Your first glimpse of Portland’s blend of seaport history and the city’s modern flair is the Ocean Gateway Visitors Center. Intended to resemble a ship’s bow, this 5,600-ft architectural beauty lives up to its name by putting you out into the Port of Portland. Watch the boats pass by as you gaze out the floor-to-ceiling walls of windows. Giving you a 180 degree view of Portland’s waterfront, this is a must for sea lovers.
Take a step back into American literary history with the childhood home of Henry Wadsworth Longfellow, author of the American classic “Paul Revere’s Ride”. Finished in 1786, this National Historic Landmark is the first Portland home constructed entirely of brick and the area’s oldest existing structure. Longfellow’s literary beginnings flourished in this three-story home as he went on to become the most famous poet of the mid-nineteenth century. Portland’s influence on Longfellow resonated throughout the years and emerged in “My Lost Youth”:
“Often I think of the beautiful town
That is seated by the sea;
Often in thought up and down
The pleasant streets of that dear old town,
And my youth comes back to me…”
The Longfellow home’s beautiful brick exterior will leave you in awe with its pride in craftsmanship that has stood the test of time.
Sea Captain Houses
Along the historic neighborhoods of Portland, you will see architecture rich in centuries of seaport history. At the helm of those voyages were the storied “sea captains”. Grizzled from the wayward voyage, captains would venture back home to Portland after being away at sea for months, even years at a time. Nestled amongst the city’s neighborhoods are homes harkening back to the late eighteenth century. Featuring high vantage points and “widows’ walks”, sea captains’ homes often romanticized the idea of a captain’s lady waiting along the top rails of their home searching the seashore in vain for her mariner’s sail. Strife with Victorian-era style, the neighborhoods of Portland take you back to a time when much of the area’s commerce was birthed in the sea and the men who commandeered the waves lived in opulence.
Littered with jutting shorelines and historic lighthouses, Casco Bay is the origination of Portland. Settled as a port city, the bay has been the area’s lifeline to the international trade and commerce market. You can still see the influence the sea has locally with the numerous commercial shipyards and massive vessels flowing through the Port of Portland. Outside of the Port, Casco Bay features seven lighthouses, twelve major islands and six historical forts. Throughout the area, you will see some of the 850 different species that call Casco Bay home. Gazing out into the bay, you will likely view Humpback Whales splashing atop the tranquil New England harbor or sea turtles swimming just below the surface. Casco is known for its abundance of lobster, who are attracted to the estuary’s naturally high salt content. The rich marine life is what has made Maine internationally famous and a top destination for travelers.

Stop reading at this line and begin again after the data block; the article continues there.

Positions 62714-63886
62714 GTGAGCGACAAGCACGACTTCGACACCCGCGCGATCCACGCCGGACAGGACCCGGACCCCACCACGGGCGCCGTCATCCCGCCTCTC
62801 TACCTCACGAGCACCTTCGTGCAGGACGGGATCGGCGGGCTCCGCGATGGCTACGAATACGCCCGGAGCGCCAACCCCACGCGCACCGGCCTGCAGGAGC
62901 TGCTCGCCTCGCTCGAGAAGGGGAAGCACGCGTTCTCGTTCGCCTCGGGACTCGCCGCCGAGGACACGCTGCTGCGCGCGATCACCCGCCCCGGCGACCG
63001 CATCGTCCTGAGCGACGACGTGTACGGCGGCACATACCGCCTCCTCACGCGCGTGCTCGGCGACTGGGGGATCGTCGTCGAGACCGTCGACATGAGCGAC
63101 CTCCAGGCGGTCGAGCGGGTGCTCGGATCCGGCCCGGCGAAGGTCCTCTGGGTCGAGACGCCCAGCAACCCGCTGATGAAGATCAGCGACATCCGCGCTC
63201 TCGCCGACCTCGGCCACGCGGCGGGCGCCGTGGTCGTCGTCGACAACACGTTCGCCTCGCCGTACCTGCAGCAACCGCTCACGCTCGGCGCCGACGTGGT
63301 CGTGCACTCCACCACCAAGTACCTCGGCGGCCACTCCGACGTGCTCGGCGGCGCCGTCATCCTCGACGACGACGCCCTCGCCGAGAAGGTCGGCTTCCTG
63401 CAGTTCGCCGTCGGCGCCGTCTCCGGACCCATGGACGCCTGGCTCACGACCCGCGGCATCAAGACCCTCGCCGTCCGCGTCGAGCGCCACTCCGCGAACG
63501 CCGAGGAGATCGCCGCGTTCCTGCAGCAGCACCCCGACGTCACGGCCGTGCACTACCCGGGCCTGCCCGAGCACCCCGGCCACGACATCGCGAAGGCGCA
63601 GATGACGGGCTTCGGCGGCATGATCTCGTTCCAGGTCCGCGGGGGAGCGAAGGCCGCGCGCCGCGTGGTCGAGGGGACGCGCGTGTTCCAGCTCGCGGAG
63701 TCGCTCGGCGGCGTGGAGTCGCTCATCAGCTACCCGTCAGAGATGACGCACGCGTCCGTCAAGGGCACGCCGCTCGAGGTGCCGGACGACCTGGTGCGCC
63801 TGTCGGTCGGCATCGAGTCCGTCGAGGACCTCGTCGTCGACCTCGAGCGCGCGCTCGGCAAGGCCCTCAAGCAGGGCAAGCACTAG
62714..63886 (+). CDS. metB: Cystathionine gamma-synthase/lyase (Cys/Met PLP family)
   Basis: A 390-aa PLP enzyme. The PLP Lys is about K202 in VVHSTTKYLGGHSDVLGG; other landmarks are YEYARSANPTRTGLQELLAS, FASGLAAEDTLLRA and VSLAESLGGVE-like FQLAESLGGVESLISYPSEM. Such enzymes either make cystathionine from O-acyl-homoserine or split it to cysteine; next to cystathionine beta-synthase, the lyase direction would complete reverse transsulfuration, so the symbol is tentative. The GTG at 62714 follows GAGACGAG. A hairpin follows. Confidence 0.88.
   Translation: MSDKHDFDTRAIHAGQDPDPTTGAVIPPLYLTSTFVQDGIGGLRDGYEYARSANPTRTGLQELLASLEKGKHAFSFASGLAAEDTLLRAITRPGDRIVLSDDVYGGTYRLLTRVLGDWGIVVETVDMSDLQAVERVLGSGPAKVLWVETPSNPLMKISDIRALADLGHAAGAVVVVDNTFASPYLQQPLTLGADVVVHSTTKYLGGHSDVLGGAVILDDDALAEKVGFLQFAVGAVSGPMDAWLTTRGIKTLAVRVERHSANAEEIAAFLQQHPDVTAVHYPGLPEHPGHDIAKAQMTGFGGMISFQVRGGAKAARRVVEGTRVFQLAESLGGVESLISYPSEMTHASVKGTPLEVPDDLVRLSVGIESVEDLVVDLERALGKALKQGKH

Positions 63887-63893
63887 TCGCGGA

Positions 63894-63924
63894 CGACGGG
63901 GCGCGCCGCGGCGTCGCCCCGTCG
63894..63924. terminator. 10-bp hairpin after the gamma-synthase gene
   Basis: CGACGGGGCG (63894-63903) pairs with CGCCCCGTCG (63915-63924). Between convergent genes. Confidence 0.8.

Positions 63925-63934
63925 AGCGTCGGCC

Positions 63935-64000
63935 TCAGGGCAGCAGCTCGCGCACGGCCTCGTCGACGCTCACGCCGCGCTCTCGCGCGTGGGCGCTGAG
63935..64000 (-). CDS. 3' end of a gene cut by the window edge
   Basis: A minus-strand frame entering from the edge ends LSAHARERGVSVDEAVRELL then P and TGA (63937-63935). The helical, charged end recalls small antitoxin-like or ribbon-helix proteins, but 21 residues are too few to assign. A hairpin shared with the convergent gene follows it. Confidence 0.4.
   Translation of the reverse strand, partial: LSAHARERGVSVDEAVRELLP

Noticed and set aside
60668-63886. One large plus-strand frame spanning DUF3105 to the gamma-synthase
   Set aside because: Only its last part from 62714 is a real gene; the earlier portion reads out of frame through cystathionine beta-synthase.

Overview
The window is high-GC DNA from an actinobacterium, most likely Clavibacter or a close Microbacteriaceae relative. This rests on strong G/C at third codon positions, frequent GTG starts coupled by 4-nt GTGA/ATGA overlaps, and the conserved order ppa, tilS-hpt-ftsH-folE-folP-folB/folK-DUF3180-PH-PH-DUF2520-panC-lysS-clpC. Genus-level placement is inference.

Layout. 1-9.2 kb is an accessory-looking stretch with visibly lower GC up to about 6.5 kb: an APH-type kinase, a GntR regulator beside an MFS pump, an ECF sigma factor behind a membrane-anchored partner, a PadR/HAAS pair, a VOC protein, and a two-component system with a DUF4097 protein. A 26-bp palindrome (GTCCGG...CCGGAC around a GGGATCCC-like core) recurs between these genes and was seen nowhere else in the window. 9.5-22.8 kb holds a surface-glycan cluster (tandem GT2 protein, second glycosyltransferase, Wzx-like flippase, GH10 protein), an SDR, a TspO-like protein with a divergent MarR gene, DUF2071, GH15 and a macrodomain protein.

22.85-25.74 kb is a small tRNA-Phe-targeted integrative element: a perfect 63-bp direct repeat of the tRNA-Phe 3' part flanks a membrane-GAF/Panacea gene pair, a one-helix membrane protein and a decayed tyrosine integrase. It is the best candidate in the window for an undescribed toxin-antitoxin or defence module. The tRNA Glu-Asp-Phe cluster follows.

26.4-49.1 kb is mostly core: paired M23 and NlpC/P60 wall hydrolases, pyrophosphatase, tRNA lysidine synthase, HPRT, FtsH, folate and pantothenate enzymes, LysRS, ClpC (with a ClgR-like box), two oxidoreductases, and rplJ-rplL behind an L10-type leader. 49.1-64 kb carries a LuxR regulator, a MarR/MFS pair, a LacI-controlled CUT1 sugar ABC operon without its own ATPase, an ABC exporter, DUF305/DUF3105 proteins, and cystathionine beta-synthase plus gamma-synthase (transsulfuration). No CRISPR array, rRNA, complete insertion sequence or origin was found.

Portland Head Lighthouse at Fort William Park
As one of six historical military forts situated throughout the Casco Bay area, Fort Williams once acted as a barrier for approaching troops by protecting Cape Elizabeth. Encompassing 90 acres of picturesque seashore, the park is home to the Portland Head Lighthouse. Overlooking the Atlantic Ocean, the Portland Head Lighthouse has been lighting the way for mariners since 1791. Originally standing 72 feet tall and lit by 16 whale oil lamps, the lighthouse and keeper’s quarters have been updated numerous times over the years. Today, the lighthouse towers over 100 feet above the splashing water below and you will be impressed with the breathtaking views from this iconic piece of maritime history. Listed on the National Register of Historic Places, its rich history will be nothing short of impressive. Enjoy the park’s unabridged seaside view as the mighty Atlantic lays out before your eyes. As the most photographed lighthouse in the world, the Portland Head Lighthouse will be sure to give you a lasting memento of your trip to Maine.
Joining both old and new, the downtown Portland waterfront offers an eclectic mix of restaurants, museums, boutiques and cafes cozied around centuries-old architecture and history. Continually earning national honors for food and culture, downtown offers a multitude of distinctively New England fare. Grab a steaming bowl of fresh New England clam chowder at one of the highly-regarded restaurants, stroll down the brick-paved sidewalks and watch the Atlantic waves splash away the day.